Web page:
Researchers find that the amount of time spent playing was a small but a significant positive factor in people’s wellbeing
Playing video games can be good for the mental health of many people, new research has suggested.
The study from the team at the Oxford Internet Institute, University of Oxford, focused on the players of Nintendo’s Animal Crossing, as well as those playing Plants vs Zombies: Battle for Neighborville by EA.
Crucially, it included the specific data from the games developers on how long each participant had played the video games, rather than estimates.
This information was linked to a survey in which the gamers were asked how they felt about their experiences.
This comes after speaking in his first interview with a broadcaster from the UK, Professor Ugur Sahin, the co-founder of the German firm BioNTech, had said that the first vaccines for COVID-19 could be rolled out to UK patients nationwide by mid-December.
The team found that the actual amount of time spent playing was a small but significant positive factor in people’s wellbeing.
The findings throw some doubt on long-held assumptions that gaming causes aggression or addiction – though researchers of the the non-peer reviewed paper admitted the study only provides a snapshot.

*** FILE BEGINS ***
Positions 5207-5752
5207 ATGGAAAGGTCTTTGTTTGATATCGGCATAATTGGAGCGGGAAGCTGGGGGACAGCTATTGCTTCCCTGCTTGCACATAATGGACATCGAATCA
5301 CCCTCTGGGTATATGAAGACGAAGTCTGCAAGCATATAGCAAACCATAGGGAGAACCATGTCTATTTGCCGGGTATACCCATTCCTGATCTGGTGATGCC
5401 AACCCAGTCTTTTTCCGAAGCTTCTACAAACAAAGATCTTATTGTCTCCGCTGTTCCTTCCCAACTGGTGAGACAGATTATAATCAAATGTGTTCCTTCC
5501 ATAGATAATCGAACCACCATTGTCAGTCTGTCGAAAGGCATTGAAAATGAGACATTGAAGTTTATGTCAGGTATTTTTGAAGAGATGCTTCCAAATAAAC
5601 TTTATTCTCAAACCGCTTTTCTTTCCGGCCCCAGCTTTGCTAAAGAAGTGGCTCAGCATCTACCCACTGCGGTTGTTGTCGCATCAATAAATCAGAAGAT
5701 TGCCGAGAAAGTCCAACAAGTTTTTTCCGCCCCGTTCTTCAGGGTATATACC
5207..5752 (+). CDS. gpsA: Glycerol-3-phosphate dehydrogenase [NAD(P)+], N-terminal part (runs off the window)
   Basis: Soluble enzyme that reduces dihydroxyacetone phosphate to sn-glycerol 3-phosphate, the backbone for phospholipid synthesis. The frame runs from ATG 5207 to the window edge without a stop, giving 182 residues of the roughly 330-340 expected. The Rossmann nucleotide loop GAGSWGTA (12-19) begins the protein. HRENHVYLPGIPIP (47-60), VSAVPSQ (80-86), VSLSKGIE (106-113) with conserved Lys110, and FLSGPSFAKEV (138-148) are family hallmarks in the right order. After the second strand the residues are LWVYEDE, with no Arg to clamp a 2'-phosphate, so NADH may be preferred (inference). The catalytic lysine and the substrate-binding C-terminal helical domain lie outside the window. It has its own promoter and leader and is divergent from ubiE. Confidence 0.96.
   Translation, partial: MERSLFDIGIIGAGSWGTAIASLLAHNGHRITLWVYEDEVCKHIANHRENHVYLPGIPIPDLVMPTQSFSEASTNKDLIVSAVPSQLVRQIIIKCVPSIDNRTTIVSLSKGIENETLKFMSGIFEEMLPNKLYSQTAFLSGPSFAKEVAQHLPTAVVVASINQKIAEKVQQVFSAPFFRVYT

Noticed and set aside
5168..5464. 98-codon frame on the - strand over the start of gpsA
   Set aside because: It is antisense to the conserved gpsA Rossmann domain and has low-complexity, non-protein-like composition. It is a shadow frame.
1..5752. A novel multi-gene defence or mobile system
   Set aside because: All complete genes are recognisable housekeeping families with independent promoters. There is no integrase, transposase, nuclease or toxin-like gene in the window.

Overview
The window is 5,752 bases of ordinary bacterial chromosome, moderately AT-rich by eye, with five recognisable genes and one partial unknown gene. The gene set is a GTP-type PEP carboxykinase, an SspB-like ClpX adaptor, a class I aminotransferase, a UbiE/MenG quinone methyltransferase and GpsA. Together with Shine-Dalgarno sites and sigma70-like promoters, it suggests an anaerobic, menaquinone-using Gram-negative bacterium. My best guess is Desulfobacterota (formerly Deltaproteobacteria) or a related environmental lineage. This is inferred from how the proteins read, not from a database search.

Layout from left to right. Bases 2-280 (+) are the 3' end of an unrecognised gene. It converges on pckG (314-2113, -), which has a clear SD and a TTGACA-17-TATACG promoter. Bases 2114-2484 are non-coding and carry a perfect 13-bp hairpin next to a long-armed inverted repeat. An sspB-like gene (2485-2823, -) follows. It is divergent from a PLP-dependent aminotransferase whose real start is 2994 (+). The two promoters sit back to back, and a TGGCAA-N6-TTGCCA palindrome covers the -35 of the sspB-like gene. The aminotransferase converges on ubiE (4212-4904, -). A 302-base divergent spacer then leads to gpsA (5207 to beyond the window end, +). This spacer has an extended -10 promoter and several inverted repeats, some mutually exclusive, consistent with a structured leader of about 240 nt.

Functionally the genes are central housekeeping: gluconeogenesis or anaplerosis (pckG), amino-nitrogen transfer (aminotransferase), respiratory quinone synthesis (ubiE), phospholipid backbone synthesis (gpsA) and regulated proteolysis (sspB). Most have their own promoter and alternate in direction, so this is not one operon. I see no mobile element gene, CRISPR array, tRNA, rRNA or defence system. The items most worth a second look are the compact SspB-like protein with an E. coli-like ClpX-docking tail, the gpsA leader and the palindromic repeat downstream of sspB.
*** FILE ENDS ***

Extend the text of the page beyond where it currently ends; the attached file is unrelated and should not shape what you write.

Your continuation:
They also they said that a player’s subjective experiences during play might be a bigger factor for wellbeing than mere play time.
Previous research has relied mainly on self-report surveys to study the relationship between play and wellbeing.
Lead author of the study, Professor Andrew Przybylski, said: “Without objective data from games companies, those proposing advice to parents or policymakers have done so without the benefit of a robust evidence base.”
“Our findings show video games aren’t necessarily bad for your health; there are other psychological factors which have a significant effect on a person’s wellbeing.”
“In fact, play can be an activity that relates positively to people’s mental health – and regulating video games could withhold those benefits from players.”
He added: “Through access to data on people’s playing time, for the first time we’ve been able to investigate the relation between actual game play behaviour and subjective wellbeing, enabling us to deliver a template for crafting high-quality evidence to support health policymakers.”
This comes after the deputy chief medical officer for England, Professor Van Tam, has said that he will be encouraging his own mum to get a COVID-19 vaccine when one is approved, as he assured the British public that safety standards would not be compromised in the face of the public health emergency.
A total of 3,274 video-game players took part in the Oxford Internet Institute study.
The research was supported by grants provided by the Huo Family Foundation, as well as the Economic and Social Research Council.
It comes amid the launch of the new Xbox consoles last week, and the PlayStation 5 which hits UK shores this Thursday.